The story behind Friday the 13th?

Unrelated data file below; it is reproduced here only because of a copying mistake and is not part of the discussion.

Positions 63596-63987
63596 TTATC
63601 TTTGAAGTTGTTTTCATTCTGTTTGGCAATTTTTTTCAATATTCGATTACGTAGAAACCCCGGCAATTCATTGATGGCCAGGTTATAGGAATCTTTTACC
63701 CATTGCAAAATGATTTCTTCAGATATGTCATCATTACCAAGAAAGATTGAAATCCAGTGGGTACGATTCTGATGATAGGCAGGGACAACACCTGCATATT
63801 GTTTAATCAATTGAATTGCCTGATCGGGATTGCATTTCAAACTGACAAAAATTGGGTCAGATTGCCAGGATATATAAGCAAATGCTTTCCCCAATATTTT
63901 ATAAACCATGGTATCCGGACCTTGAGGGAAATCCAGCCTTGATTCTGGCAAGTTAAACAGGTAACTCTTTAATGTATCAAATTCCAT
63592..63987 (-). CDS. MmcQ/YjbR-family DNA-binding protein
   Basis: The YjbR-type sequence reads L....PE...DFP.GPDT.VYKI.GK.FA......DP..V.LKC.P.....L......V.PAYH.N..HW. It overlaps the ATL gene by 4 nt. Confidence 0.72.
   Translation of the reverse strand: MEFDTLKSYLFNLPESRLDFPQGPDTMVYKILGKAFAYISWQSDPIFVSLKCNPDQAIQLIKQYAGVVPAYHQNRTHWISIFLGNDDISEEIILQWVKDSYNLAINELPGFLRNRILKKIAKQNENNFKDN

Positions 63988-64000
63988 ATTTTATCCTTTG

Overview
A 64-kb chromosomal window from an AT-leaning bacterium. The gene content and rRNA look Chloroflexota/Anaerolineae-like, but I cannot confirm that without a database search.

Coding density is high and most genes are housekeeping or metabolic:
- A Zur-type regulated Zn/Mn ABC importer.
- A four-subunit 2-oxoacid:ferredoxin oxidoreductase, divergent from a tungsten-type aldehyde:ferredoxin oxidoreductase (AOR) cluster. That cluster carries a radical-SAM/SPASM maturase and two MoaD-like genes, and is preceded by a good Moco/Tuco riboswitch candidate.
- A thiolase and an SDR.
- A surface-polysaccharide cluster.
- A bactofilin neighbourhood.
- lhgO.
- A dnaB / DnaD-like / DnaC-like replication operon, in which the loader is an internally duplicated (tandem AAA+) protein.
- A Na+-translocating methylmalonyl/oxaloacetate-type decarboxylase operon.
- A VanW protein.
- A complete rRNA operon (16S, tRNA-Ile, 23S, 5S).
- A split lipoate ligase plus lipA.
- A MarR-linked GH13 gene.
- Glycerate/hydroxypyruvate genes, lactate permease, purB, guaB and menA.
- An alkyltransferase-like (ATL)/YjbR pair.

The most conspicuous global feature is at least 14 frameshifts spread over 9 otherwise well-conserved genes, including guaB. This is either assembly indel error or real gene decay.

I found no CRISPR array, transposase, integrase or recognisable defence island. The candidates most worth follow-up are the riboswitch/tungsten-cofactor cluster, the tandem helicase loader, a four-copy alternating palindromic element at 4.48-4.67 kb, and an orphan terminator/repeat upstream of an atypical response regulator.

According to some experts, the belief that Friday the 13th is a particularly unlucky day is a modern amalgamation of two older superstitions: that thirteen is an unlucky number and that Friday is an unlucky day. It is not an ancient superstition, and it does not refer to any particular historical Friday the 13th. In numerology, the number twelve is considered the number of completeness, as reflected in the twelve months of the year, twelve signs of the zodiac, twelve hours of the clock, twelve tribes of Israel, twelve Apostles of Jesus, twelve gods of Olympus, etc. Whereas the number thirteen was considered irregular, transgressing this completeness. There is also a superstition, thought by some to derive from the Last Supper or a Norse myth, that having thirteen people seated at a table will result in the death of one of the diners. Friday has been considered an unlucky day at least since the 14th century's The Canterbury Tales, and many other professions have regarded Friday as an unlucky day to undertake journeys or begin new projects. Black Friday has been associated with stock market crashes and other disasters since the 1800s. Despite the reputation of the two separated elements, there is no evidence for a "Friday the 13th" superstition before the 19th century, and folklore historians state that Friday the 13th was a convergence of the superstitions about "Friday" and "13". The earliest known reference in English occurs in an 1869 biography of Gioachino Rossini: [Rossini] was surrounded to the last by admiring and affectionate friends; and if it be true that, like so many other Italians, he regarded Friday as an unlucky day, and thirteen as an unlucky number, it is remarkable that on Friday, the 13th of November, he died. Though the superstition developed relatively recently, much older origins are often claimed for it, most notably in the 2003 novel The Da Vinci Code, which declares that the superstition began with the arrest of the Knights Templar on Friday 13 October 1307. This is a modern-day invention. As discussed in one serious account: No one has been able to document the existence of such beliefs prior to the 19th century. If people who lived before the late 1800s perceived Friday the 13th as a day of special misfortune, no evidence has been found to prove it. As a result, some scholars are now convinced the stigma is a thoroughly modern phenomenon exacerbated by 20th-century media hype. Going back a hundred years, Friday the 13th doesn't even merit a mention in E. Cobham Brewer's voluminous 1898 edition of the Dictionary of Phrase and Fable, though one does find entries for "Friday, an Unlucky Day" and "Thirteen Unlucky." When the date of ill fate finally does make an appearance in later editions of the text, it is without extravagant claims as to the superstition's historicity or longevity.